Dr. Butler again sought habeas relief from this Court. In 1993, Judge Thomas A. Wiseman, Jr., granted the petition, finding that trial counsel had been constitutionally ineffective. The Sixth Circuit affirmed the granting of the writ. Butler v. Hosking, No. 93-5976, 47 F.3d 1167 (Table) (6th Cir. Feb. 22, 1995). Thereafter, Judge Wiseman denied the State's Rule 60(b) motion for clarification or relief from the order granting the writ, and the Sixth Circuit again affirmed. Butler v. Hosking, No. 96-6092, 1995 WL 435604 (6th Cir. Aug. 1, 1996).

         As the Sixth Circuit explained in the latter opinion, Judge Wiseman's original order granting the writ gave the State of Tennessee “60 days in which to schedule a new trial, failing which, all charges against the petitioner will be dismissed.” Id. at *1. The State sought to stay execution of the judgment while it appealed, but its various requests for a stay were denied. Nonetheless, it did not attempt to retry Dr. Butler within the sixty-day deadline. In May 1995, the State sought permission to retry Dr. Butler, but the state trial court concluded that the time for trying him had expired and granted his motion to dismiss, thus barring his reprosecution. The trial court declined to rule on whether the state was barred from reindicting Dr. Butler. The Tennessee Court of Criminal Appeals affirmed. Id. at *2; see also State v. Butler, 955 S.W.2d 78 (Tenn. Ct. Crim. App. 1996). The Tennessee court likewise affirmatively concluded that the district court's order “permanently barred re-prosecution of the appellee's indictment stemming from the 1977 rape charges” and noted that, “[o]nce the appellee's charges were dismissed, there were no longer charges upon which to base re-indictment.” 955 S.W.2d at 80 & n.2. In any event, Dr. Butler was never reindicted or retried. He was released from prison in 1993 at the time his habeas petition was granted. Documents attached to the Complaint reflect that his criminal record was formally expunged in 2000, pursuant an Order for Expungement of Record issued by the state trial court under Tenn. Code Ann. § 40-32-101. (See Doc. No. 1-1, at 33-34 (Dec. 18, 2000 letter from counsel referencing enclosed Order of Expungement).)

         Despite the fact that all charges against Dr. Butler ultimately were dismissed and never refiled, effectively exonerating him in at least one sense of the word, Dr. Butler apparently sought formal exoneration from the State of Tennessee in 2018. Although Dr. Butler does not expressly explain as much in the Complaint itself, it appears from the exhibits attached thereto that he first sought compensation from Tennessee Board of Claims for his “wrongful incarceration” of sixteen and one-half years in April 2018. (See Doc. No. 1-1, at 9 (Claim for Damages, State of Tennessee Division of Claims Administration).) That body denied his application (id. at 11-12 (appeal of decision of Board of Claims)), after notifying him, even before meeting to consider his application, that a claimant must first be exonerated by the governor in order to receive compensation for a wrongful conviction (see Id. at 35 (citing Tenn. Code Ann. § 9-8-108(a)(7))). Dr. Butler thereafter filed an application for exoneration. (Id. at 15 (Nov. 9, 2018 Letter to R. Butler from Board of Parole, Executive Clemency Unit, providing notice of hearing date on application for exoneration).)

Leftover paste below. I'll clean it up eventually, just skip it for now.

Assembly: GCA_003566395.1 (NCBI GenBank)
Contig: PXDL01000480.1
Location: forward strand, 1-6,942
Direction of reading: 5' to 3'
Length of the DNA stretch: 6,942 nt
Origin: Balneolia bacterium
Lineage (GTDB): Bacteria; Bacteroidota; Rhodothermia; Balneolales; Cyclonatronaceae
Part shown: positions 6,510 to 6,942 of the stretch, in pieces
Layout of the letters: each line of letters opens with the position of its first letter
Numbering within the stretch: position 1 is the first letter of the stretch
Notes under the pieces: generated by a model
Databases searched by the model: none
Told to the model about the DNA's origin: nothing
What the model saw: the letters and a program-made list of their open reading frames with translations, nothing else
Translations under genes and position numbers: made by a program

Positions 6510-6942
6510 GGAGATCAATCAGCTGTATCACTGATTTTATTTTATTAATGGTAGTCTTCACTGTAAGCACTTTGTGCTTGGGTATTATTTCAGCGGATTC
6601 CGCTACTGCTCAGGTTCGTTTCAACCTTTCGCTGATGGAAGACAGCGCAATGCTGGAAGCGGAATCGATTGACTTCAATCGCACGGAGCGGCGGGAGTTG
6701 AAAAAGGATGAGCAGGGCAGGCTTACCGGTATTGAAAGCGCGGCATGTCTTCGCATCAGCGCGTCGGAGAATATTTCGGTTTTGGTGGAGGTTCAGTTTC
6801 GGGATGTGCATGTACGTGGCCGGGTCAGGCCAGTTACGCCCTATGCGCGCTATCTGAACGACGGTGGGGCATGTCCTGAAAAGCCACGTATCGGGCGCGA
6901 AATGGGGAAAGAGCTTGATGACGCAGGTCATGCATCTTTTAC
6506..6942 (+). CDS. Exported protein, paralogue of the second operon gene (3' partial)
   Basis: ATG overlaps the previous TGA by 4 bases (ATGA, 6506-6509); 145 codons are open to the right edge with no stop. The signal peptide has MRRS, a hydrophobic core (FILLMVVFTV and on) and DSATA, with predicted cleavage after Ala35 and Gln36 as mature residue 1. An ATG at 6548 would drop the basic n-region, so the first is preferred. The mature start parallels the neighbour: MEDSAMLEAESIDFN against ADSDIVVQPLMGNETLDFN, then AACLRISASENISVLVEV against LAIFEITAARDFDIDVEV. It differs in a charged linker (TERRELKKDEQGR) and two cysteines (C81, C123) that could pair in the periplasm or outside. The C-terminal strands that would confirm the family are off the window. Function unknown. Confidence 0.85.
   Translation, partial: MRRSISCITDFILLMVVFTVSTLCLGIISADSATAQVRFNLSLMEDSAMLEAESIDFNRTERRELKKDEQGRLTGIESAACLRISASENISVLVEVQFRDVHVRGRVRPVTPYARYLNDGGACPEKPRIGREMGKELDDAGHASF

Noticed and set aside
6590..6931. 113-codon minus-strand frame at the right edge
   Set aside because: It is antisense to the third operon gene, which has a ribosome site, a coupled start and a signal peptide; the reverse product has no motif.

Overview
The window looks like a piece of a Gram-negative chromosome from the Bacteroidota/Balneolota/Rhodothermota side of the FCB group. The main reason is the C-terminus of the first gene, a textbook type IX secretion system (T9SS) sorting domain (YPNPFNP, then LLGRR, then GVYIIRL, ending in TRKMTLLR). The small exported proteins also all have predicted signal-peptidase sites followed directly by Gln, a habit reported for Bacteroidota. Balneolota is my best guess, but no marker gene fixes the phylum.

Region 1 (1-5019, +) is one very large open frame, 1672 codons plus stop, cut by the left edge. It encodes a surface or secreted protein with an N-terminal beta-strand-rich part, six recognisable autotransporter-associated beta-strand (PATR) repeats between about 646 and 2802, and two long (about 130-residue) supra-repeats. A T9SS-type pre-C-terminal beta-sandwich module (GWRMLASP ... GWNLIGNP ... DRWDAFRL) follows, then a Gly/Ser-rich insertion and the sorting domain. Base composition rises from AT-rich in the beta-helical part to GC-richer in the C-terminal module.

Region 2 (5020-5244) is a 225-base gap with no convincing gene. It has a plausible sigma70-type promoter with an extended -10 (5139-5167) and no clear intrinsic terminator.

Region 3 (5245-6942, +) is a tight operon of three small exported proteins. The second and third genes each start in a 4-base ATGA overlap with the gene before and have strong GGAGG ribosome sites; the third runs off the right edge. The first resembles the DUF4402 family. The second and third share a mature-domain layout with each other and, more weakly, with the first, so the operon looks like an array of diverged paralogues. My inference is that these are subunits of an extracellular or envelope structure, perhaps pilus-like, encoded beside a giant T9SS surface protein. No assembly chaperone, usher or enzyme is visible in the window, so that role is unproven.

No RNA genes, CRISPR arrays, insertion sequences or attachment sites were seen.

An “exoneration hearing” was conducted on December 12, 2018 before the Tennessee Board of Parole. According to Dr. Butler, even though the Department of Treasury knew it was “not supposed to conduct a hearing on Plaintiff's behalf, they went forward with a malicious and relentless ‘double jeopardy' hearing against Plaintiff, that is, Plaintiff was retried all over again.” (Doc. No. 1, at 3.) Plaintiff complains that the all-white parole board Defendants “operated from the premise that Plaintiff was guilty as found[] by the jury at his second trial.” (Id.) Plaintiff claims that “[a]ll of the Defendants . . . clearly violated Plaintiff's double jeopardy rights, ” as well as his rights under the Fifth, Eighth, and Fourteenth Amendment during his exoneration hearing “by telling him that he was guilty of a crime that he had been exonerated of almost 27 years ago.” (Id. at 4.) The parole board Defendants informed him that they would vote to recommend that his petition for exoneration be denied, but they also assured him that then-Governor Haslam would make his final decision before leaving office on January 18, 2019. Plaintiff did not “hear[] anything from the Governor before he left office.” (Id.) He also claims, however, that he was informed when he called the Governor's office that none of his exoneration paperwork had reached Governor Haslam's desk. (Id.)

         Plaintiff asserts that Governor Haslam was responsible for appointing to the Board of Parole individuals “of high moral character . . . who would vow to follow the dictates of both the United States and Tennessee Constitutions.” (Id. at 5.) Plaintiff claims that he repeatedly informed Governor Haslam by mail that his constitutional rights were being violated, but the “Governor stood by and did nothing.” (Id.) Plaintiff claims that each of the parole board Defendants was responsible for assuring that Plaintiff received a just and fair ...